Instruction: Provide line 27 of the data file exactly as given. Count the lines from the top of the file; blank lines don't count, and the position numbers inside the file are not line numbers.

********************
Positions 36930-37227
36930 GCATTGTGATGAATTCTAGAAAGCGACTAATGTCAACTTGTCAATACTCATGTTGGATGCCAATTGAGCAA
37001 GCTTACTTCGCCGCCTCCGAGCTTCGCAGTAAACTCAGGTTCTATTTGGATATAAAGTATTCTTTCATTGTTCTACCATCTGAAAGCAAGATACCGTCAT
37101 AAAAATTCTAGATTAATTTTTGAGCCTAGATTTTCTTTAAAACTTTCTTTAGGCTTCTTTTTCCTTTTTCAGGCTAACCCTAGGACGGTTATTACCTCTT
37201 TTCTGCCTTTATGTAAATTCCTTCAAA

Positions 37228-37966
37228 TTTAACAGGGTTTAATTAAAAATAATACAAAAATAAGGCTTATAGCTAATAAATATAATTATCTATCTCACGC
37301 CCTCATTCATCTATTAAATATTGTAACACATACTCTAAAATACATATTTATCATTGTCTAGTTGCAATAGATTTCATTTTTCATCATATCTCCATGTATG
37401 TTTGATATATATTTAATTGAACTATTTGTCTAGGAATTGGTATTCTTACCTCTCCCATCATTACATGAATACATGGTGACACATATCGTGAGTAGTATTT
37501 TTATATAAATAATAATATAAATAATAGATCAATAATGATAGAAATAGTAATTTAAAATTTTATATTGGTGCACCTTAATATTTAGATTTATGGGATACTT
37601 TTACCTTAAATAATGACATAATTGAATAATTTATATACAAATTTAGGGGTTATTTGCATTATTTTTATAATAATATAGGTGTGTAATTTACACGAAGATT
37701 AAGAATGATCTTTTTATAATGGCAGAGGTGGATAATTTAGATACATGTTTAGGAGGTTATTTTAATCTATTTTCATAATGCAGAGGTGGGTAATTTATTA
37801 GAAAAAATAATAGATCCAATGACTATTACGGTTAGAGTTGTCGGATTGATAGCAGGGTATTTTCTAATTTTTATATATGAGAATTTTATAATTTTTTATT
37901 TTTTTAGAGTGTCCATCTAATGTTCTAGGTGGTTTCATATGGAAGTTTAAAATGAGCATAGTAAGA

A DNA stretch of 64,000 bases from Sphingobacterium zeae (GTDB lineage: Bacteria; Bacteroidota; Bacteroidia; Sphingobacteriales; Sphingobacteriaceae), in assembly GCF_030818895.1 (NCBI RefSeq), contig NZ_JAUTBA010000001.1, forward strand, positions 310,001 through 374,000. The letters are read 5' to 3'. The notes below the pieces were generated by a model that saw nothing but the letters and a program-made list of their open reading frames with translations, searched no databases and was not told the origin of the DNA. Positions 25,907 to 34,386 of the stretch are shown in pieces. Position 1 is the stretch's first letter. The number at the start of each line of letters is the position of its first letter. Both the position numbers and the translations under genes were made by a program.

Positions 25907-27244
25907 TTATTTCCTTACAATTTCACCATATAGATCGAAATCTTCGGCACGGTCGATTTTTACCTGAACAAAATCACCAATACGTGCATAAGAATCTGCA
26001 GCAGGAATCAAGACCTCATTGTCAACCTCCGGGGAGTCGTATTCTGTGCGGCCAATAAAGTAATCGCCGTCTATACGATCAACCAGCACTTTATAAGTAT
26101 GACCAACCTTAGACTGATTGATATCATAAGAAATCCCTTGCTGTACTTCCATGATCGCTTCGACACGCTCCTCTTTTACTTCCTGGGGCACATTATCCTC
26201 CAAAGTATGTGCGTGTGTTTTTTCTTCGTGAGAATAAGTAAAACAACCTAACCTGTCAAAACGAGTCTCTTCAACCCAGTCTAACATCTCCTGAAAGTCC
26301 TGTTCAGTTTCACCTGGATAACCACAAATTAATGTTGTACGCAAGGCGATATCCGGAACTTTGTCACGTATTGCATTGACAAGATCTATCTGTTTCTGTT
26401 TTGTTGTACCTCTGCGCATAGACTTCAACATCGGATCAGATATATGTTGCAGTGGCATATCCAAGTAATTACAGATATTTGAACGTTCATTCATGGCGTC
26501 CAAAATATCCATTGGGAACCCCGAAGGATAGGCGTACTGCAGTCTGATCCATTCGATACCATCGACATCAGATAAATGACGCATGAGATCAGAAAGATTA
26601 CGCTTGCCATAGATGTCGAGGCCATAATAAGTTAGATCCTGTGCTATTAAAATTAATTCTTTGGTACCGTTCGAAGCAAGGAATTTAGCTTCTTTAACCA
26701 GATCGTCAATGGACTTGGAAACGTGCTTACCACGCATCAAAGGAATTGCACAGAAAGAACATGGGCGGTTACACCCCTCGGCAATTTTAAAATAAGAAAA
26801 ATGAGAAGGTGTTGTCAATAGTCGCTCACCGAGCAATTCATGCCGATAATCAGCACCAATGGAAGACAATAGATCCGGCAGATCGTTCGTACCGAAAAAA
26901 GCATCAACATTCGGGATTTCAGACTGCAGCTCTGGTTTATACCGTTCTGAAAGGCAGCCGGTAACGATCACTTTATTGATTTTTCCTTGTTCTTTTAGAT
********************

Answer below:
26901 GCATCAACATTCGGGATTTCAGACTGCAGCTCTGGTTTATACCGTTCTGAAAGGCAGCCGGTAACGATCACTTTATTGATTTTTCCTTGTTCTTTTAGAT